North Carolina teacher sues school that fired him for teaching ‘viewpoint diversity’

A high school teacher is suing the school that fired him after he opposed radical ideologies such as Critical Race Theory.

David Phillips spent eight years teaching at North Carolina’s Governor’s School, a summer program for gifted high school seniors. But in 2021, he was unceremoniously fired for teaching the “principles of free inquiry and viewpoint diversity.”

“I could see that the social and political shifts that have pushed critical race theory, gender identity, and other progressive philosophies to the forefront of our culture were beginning to dominate the Governor’s School’s faculty and curriculum,” Phillips wrote in The Carolina Journal.  

Such progressive philosophies were detailed in his lawsuit against the school, its administration, and North Carolina’s Department of Public Instruction (DPI).  

Other staff-led events and seminars included events exclusive to LGBT members or people of color. There were seminars on drag culture, heteronormativity in pop culture, Marxist theory, and even a seminar on cultural appropriation entitled, “Dear White People . . . Get Out.”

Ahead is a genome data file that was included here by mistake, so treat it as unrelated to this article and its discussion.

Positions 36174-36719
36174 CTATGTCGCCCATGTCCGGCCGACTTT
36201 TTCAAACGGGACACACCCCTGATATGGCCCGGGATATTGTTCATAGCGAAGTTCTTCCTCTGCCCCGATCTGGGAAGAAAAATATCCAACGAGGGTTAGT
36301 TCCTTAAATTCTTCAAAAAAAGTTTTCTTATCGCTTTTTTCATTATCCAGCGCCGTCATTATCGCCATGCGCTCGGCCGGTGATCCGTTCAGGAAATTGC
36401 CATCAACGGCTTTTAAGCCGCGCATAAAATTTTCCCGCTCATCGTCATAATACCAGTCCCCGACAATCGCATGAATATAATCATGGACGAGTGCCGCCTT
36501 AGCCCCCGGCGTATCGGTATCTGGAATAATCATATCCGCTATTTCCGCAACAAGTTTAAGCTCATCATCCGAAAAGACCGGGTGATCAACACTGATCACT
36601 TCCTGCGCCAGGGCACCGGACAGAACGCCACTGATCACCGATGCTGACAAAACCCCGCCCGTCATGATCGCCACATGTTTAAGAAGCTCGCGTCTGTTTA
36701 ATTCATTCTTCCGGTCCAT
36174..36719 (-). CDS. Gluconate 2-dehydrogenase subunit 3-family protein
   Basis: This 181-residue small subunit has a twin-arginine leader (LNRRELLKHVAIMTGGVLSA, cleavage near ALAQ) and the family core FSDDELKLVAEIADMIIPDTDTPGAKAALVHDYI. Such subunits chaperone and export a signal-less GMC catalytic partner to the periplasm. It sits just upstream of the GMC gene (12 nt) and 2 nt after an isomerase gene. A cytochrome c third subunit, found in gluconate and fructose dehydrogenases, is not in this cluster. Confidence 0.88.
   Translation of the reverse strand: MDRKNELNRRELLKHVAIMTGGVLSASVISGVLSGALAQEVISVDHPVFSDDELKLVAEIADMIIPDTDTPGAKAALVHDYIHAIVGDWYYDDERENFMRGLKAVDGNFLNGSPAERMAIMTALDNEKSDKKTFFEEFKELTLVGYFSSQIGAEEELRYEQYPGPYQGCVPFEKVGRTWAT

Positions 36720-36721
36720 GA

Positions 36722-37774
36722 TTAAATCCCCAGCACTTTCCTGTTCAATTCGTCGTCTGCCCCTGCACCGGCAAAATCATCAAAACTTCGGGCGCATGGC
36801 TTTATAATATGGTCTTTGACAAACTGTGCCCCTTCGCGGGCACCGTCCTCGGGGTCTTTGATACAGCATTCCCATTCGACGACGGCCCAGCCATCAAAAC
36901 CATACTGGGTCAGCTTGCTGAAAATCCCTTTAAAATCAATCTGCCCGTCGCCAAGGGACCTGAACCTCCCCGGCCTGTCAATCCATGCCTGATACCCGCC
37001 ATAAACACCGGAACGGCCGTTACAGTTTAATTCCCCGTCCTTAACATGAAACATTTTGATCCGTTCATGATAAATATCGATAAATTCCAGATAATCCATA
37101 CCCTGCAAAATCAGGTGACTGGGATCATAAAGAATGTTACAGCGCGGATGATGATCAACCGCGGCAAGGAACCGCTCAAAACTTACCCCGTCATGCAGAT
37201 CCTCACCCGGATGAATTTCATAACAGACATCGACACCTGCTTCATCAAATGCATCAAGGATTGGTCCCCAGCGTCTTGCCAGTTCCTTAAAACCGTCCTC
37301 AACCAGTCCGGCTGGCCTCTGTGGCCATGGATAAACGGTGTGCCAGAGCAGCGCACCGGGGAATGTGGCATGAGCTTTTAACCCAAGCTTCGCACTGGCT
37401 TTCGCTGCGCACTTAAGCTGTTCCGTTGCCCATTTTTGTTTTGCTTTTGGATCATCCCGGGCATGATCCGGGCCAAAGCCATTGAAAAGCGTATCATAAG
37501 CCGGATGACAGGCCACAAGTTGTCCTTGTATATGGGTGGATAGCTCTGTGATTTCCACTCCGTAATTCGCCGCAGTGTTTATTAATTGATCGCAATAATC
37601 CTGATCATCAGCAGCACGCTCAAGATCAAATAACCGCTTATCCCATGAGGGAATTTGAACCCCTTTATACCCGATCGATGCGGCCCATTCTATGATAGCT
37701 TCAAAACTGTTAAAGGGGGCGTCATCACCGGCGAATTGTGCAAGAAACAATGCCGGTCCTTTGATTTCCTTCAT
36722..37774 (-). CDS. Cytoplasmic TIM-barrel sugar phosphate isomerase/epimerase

Governor’s School adopted radical ideology, such as the idea that “racism can only be committed by white people” and “any unequal outcomes are presumptively assumed to be the result of systemic racism,” the suit says. 

Phillips decided to challenge students to consider alternative viewpoints.  

“My intention was not and has never been to persuade students to adopt my own beliefs,” he wrote. “What I intend is that they should challenge their own presumptions, experience other points of view, and draw their own reasonable conclusions from thoughtful analysis so they will see the value in diversity of thought.”  

Prior to his termination, Phillips received glowing performance reviews as a “wonderful teacher” who helps students “explore their personal beliefs and opinions about significant social ideas and concepts in a safe and respectful environment.”  

Despite having given similar lectures in prior years, the lawsuit claims Phillips was attacked by both students and staff on account of his “whiteness, maleness, heterosexuality, and Christianity.”  

The following day he was fired and given no reason for his termination.  

Now, he is suing for damages and to be reinstated in his old position at the school.  

“No teacher should be fired for offering a reasoned critique of critical theory,” said Hal Frampton, senior counsel for Alliance Defending Freedom and Phillip’s attorney. “By firing him, the Governor’s School violated his constitutional right to free speech and unlawfully retaliated against him for deviating from the Governor’s School’s ideological orthodoxy.”